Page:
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Notes from South Africa: The Egypt Backlash

The first round is done in South Africa and the tournament is building excitement as the semifinals are set to begin. Bafana Bafana managed second place in their group, behind front-runners Spain, while Brazil topped Group B with the U.S. slipping into the semifinals in unbelievable circumstances.
Some thoughts from the past few days:

— Bafana’s victory against the All-Whites was watched by a record television audience of more than six million South Africans. The relatively easy victory gave Bafana the life in the tournament they needed, and they ended up advancing to the semifinals thanks to a draw between New Zealand and Iraq a few days later. TV pundits Clive Barker, a former coach of South Africa (not the director of Hellraiser), and Doctor Khumalo, the team’s former playmaker from the 1990s, were unconvinced by Bafana’s win, though both did blow celebratory vuvuzela calls on live TV. In fact, the lack of full-blooded support by the pundits is starting to worry a few people; outside the TV studios, at least, the fans here are starting to display a bit more belief in their team. In a way, the pressure on Bafana is off—they’ve achieved their goal of reaching the knockout round. Many think Santana could spring a surprise or two on Brazil, his native country, though that remains to be seen…

— Group B was much less straightforward, and I traveled to Rustenberg to take in the match between USA and Egypt. The stadium in Rustenberg is in the middle of nowhere and, as you drive up to the ground, you can see the floodlights from a good distance away. The ground itself is pretty bland and I found it lacking the character of a place like Loftus Versfeld, which I suppose is understandable considering the Royal Bafokeng stadium was only built a decade ago. The stadium is in great condition, easy to navigate, and ultimately not a bad experience, if a bit dull.

— During the game, some kind of official walked around on the track pointing at and identifying numerous banners in the crowd. The banners, all in Arabic and all from the Egypt fans, were removed soon after. I never got word on what any of these signs actually said, but this was a pretty early development, so the stadium crew must have been ready.

— Where previously Egypt was the darling of this tournament, and the second-favorite team of all the locals, the spectacular fallout from their loss against the USA has been something to behold.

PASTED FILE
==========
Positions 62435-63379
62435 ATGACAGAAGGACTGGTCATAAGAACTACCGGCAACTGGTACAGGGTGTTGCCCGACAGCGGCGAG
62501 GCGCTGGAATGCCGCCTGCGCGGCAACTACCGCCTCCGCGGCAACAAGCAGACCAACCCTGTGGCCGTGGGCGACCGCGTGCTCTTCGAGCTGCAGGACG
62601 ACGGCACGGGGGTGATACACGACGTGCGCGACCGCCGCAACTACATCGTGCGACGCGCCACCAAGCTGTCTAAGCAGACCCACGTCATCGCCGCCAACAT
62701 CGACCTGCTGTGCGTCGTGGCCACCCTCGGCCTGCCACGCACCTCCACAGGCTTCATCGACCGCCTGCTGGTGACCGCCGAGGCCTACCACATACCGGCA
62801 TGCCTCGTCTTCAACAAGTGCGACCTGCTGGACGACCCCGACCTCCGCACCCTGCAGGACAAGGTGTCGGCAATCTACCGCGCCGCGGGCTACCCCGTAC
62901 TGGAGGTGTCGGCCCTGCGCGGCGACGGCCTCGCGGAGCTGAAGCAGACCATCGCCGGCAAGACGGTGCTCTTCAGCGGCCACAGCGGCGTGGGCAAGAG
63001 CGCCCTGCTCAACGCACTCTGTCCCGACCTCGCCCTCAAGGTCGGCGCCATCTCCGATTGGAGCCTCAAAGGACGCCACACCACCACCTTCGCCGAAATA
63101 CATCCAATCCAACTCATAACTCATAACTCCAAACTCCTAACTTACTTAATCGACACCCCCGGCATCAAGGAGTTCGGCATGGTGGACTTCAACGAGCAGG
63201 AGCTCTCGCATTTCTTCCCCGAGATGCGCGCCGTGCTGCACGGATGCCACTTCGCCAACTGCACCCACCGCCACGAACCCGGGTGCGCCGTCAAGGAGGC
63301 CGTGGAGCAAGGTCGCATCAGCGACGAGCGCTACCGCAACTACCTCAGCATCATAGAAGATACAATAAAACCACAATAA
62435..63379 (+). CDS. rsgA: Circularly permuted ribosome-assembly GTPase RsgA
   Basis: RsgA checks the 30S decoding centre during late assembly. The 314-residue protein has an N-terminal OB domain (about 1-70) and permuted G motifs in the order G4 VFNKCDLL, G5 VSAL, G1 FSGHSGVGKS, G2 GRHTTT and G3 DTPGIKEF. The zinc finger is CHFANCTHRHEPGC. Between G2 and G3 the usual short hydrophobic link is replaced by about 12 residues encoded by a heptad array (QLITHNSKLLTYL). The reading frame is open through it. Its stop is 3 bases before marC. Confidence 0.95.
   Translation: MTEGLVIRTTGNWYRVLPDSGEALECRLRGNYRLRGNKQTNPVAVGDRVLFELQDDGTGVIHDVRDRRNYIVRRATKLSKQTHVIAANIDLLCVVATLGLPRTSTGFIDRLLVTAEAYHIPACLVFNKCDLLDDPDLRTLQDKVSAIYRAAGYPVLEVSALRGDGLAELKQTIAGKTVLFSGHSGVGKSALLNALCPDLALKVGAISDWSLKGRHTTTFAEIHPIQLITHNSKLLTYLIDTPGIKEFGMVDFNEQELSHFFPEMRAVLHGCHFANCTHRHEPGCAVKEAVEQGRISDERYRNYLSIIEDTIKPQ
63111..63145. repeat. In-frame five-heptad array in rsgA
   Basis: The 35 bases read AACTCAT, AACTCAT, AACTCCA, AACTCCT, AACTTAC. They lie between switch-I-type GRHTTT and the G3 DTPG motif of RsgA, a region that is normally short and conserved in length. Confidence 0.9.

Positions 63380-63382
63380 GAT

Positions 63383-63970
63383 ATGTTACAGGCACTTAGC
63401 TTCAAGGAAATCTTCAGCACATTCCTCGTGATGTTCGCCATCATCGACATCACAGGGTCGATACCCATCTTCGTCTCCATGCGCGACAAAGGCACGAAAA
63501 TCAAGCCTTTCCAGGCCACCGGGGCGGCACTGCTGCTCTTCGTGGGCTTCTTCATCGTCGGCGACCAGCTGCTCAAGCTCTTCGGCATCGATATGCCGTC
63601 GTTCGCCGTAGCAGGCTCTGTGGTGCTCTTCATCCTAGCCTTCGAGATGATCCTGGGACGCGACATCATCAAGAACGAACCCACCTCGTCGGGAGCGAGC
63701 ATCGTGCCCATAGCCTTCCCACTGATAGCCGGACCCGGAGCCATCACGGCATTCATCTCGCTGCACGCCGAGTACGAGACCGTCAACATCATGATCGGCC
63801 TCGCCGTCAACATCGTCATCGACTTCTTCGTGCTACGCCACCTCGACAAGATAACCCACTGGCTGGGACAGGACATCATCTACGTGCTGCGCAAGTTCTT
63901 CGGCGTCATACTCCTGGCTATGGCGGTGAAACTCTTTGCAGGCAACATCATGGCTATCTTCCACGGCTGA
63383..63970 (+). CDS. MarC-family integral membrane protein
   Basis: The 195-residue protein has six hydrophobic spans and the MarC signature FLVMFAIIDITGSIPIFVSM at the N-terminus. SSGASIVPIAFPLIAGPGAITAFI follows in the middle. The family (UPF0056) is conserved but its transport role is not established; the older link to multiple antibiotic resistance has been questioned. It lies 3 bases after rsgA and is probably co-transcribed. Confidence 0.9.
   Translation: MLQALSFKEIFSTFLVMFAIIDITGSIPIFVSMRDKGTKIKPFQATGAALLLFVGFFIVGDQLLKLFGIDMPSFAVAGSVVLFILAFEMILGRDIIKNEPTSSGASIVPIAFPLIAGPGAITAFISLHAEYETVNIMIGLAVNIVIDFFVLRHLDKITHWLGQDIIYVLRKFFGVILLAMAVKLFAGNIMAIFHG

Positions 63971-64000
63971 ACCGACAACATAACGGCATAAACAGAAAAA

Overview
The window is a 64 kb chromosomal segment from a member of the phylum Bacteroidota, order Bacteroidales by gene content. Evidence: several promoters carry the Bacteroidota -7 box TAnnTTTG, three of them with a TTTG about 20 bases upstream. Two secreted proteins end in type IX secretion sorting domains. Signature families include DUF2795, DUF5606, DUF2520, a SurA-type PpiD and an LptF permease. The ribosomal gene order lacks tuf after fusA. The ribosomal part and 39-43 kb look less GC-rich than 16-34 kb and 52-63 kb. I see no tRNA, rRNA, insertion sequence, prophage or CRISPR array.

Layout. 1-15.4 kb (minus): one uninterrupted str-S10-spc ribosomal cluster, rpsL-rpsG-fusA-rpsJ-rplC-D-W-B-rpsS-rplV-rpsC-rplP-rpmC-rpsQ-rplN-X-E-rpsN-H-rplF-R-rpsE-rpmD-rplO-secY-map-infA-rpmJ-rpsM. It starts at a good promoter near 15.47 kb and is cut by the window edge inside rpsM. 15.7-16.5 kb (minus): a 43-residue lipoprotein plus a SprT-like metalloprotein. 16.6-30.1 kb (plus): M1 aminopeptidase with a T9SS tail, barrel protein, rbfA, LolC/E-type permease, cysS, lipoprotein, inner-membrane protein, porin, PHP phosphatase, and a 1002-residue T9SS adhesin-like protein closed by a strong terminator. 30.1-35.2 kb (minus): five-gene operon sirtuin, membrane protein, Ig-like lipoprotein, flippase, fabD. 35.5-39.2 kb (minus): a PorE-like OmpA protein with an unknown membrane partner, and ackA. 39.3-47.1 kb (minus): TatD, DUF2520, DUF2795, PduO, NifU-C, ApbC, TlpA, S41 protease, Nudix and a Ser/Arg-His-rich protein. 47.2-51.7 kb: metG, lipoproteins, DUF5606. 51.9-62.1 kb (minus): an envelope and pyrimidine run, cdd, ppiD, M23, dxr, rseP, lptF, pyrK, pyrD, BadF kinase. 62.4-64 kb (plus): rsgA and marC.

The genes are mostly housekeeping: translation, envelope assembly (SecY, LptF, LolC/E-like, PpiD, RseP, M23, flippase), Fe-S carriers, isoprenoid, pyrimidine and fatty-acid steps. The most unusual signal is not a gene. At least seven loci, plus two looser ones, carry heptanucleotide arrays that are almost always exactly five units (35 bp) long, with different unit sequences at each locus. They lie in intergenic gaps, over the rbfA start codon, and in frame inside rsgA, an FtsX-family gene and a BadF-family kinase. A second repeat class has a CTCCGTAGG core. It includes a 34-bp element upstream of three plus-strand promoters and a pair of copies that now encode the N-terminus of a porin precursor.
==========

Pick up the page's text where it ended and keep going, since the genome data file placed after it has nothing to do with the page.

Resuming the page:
A few days ago, a robbery in the Egypt hotel was reported, with a few players falling victim to the theft of around $2,400. The incident was troubling in South Africa. It came at a time when interest in the Pharaohs was at its highest; they had just grabbed a deserved 1-0 victory against faltering Italy, becoming the first African team to beat the Azzurri. Additionally, the robbery resurrected many of the security questions that until that point had been eclipsed by the football in the tournament. Suddenly security became a massive issue again.

Immediately following the disaster against the U.S., the story began to change. Newspapers now began to report that the Egypt players were robbed by prostitutes in a raucous post-game celebration from the game against Italy. Egypt was pilloried on the live post-game show, with callers expressing their disgust with they way the Pharaohs handled themselves, and making jokes about all matters soccer- and non-soccer-related.

The fans who I talked to were incredibly put off. “You cheer for them because you have to—they are an African team,” said one person to me. “But it’s so disappointing.”

Egypt have their side to the story. The head of their delegation blamed the media for the Pharaohs’ ousting from the tournament, citing the “shameful and disgraceful” coverage of the “theft”, and legal action could be on the way.

— Some people I talked to who worked with Egypt during the team’s stay here all pointed to how difficult it was to work with the Pharaohs. One of them offered up this story: “Whenever they would train, nobody on the team would carry any bags. Somebody would come up to us and tell us to carry their bags but that isn’t our job, they have a kit man who is supposed to organize this. If we carry their bags then they would accuse us of stealing their things.” Anecdotal, perhaps, but it seems as if Egypt is not doing themselves any good in the minds of the South African people…

— I’ve moved to Bloemfontein, site of the semifinal between Spain and the United States. The game will be played at Free State Stadium which, like Loftus, is primarily a rugby stadium. The atmosphere for the game should be tremendous and the fans in Bloem are well-known as some of the best and most passionate soccer fans in the country. Additionally, the Bloem fans are also known for their singing culture, so there could be some noise in the stadium tomorrow night in addition to the vuvuzela. I’m anxiously awaiting what promises to be an intriguing game…

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Notes from South Africa: The Egypt Backlash

by Anders Wollek · June 24, 2009

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